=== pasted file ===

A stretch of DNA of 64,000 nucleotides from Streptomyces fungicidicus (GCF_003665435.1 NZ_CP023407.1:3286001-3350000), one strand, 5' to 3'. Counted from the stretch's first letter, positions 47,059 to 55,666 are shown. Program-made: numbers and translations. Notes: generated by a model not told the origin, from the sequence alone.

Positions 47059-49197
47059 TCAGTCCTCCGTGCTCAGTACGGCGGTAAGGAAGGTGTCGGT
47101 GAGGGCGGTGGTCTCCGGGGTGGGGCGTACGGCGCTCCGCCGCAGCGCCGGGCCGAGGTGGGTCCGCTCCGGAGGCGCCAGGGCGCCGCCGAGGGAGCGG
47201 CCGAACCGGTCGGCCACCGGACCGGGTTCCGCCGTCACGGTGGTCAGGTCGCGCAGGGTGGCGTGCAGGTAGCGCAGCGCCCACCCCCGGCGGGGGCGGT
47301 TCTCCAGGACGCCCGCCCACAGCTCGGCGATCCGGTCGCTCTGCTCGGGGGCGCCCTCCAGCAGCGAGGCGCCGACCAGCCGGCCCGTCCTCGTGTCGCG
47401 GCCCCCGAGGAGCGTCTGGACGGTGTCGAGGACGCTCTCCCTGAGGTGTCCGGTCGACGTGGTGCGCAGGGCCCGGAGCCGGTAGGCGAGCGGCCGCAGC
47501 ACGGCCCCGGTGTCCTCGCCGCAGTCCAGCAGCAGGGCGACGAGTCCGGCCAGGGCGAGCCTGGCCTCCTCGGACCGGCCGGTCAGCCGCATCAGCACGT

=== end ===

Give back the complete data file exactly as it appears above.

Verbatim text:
A stretch of DNA of 64,000 nucleotides from Streptomyces fungicidicus (GCF_003665435.1 NZ_CP023407.1:3286001-3350000), one strand, 5' to 3'. Counted from the stretch's first letter, positions 47,059 to 55,666 are shown. Program-made: numbers and translations. Notes: generated by a model not told the origin, from the sequence alone.

Positions 47059-49197
47059 TCAGTCCTCCGTGCTCAGTACGGCGGTAAGGAAGGTGTCGGT
47101 GAGGGCGGTGGTCTCCGGGGTGGGGCGTACGGCGCTCCGCCGCAGCGCCGGGCCGAGGTGGGTCCGCTCCGGAGGCGCCAGGGCGCCGCCGAGGGAGCGG
47201 CCGAACCGGTCGGCCACCGGACCGGGTTCCGCCGTCACGGTGGTCAGGTCGCGCAGGGTGGCGTGCAGGTAGCGCAGCGCCCACCCCCGGCGGGGGCGGT
47301 TCTCCAGGACGCCCGCCCACAGCTCGGCGATCCGGTCGCTCTGCTCGGGGGCGCCCTCCAGCAGCGAGGCGCCGACCAGCCGGCCCGTCCTCGTGTCGCG
47401 GCCCCCGAGGAGCGTCTGGACGGTGTCGAGGACGCTCTCCCTGAGGTGTCCGGTCGACGTGGTGCGCAGGGCCCGGAGCCGGTAGGCGAGCGGCCGCAGC
47501 ACGGCCCCGGTGTCCTCGCCGCAGTCCAGCAGCAGGGCGACGAGTCCGGCCAGGGCGAGCCTGGCCTCCTCGGACCGGCCGGTCAGCCGCATCAGCACGT